28 Nov 2018 - Background paper prepared by UN Habitat for the Sustainable Blue Economy Conference 2018 in November 2018 in Nairobi, Kenya.
- The Blue Economy encompasses all waterbodies, including the world’s oceans, lakes, rivers and wetlands. Inland cities are affected as much as coastal or island cities.
- Cities are at the forefront of the Blue Economy. Many urban centres are located along coasts and waterfronts around the world. Cities must recognize the value of their natural capital, including their waterbodies.
- Harnessing the potential of cities to benefit from the Blue Economy – such as sustainable livelihoods, green and blue job creation, sustainable housing and infrastructure, waste management, ecological protection and restoration of coastal and waterfront areas.
- Integrating urban planning and marine spatial planning must be a priority for Blue Economy. Bringing together spatial planning and integrated coastal zone management (ICZM) through the development of integrated coastal and marine spatial plans (CMSP) are therefore important steps to guide national government policy-makers, local government officials, marine protection experts and other civic stakeholders.
- Governance arrangements of coastal, marine and other waterbody environments must be harmonized for better economic, social and environmental outcomes. These must go along with appropriate institutional priorities, goals, plans and actions on all levels of government.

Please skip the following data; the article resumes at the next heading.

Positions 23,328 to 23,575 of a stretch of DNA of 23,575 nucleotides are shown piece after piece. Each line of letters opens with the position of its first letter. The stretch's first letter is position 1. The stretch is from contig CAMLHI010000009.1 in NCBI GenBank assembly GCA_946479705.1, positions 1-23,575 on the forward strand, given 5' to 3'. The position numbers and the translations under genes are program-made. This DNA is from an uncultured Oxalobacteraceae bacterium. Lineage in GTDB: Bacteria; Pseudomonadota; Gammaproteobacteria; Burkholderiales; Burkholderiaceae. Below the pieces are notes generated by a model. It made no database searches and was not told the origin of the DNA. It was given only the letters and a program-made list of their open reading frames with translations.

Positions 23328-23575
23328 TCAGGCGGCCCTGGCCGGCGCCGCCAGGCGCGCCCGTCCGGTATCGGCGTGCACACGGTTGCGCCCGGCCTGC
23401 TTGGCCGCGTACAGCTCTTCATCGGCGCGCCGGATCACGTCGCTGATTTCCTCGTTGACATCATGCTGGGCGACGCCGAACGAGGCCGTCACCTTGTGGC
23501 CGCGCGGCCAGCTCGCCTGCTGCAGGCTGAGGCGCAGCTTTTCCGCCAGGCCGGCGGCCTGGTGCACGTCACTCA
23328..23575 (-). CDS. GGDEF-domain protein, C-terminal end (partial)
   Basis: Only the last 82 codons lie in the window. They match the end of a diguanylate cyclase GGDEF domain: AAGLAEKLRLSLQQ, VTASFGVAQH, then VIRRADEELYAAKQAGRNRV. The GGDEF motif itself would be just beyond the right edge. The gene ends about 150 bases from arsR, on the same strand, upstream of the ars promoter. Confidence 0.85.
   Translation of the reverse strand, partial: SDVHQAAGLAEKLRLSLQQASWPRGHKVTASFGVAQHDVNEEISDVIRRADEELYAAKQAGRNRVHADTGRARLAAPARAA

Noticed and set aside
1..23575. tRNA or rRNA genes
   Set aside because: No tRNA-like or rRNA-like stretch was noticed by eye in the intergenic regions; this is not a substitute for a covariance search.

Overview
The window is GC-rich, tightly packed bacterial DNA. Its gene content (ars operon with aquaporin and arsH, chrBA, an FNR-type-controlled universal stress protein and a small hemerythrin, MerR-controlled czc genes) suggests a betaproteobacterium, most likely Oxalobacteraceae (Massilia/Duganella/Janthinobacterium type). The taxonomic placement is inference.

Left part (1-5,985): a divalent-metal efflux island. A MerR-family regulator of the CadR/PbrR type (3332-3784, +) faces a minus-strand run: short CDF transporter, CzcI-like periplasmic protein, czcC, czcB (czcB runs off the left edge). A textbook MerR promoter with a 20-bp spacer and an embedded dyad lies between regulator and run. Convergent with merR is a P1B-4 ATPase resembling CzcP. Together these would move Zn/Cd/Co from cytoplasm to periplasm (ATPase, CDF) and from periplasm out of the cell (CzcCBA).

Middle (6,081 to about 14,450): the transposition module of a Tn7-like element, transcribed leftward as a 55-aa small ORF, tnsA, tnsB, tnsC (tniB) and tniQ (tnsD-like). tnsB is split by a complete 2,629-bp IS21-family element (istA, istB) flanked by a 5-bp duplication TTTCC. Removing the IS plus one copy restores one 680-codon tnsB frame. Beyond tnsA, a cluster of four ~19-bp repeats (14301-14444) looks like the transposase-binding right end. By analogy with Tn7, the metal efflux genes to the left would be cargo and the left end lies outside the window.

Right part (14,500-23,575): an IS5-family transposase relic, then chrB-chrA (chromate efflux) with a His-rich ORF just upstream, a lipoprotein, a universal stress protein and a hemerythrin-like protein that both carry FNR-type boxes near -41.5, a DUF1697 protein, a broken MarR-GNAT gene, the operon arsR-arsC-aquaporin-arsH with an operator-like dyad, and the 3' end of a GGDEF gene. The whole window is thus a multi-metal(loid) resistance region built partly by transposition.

- Anticipating, mitigating and adapting to the impacts of climate change is an essential component of the Blue Economy. National and local investments in infrastructure, community resilience and environmental protection must be complemented by shared global and regional principles, strategies and priorities. Improving countries’ and cities’ readiness to access international climate funds will become crucial in developing a Blue Economy.
- Resilient urban planning and design, and low-carbon plans for infrastructure and basic services are needed to promote local economic development and to protect cities from further contributing to environmental degradation – paying special attention to water management, wastewater, oceans and marine pollution.
- Prosperity is a key driver of healthy and sustainable Blue Economies. Without the full engagement of women, youth, and other marginalized groups, these economies will not work to their optimal level.
- Restoring and protecting coastal and other water ecosystems will be crucial for both cities – in terms of strengthening their resilience to climate-induced shocks – and oceans. Often, the most vulnerable and poorest populations that live in informal settlements are least prepared, will be most deeply affected, and take longest to recover.
- Investments in data, science and cutting-edge technology will be critical in supporting governance prioritization, reforms and shaping management decisions to achieve sustainable ‘blue’ transformations.
- More scientific research is needed to draw the linkages between cities and the Blue Economy, in terms of cities as hotspots of vulnerability, as well as drivers of sustainable development.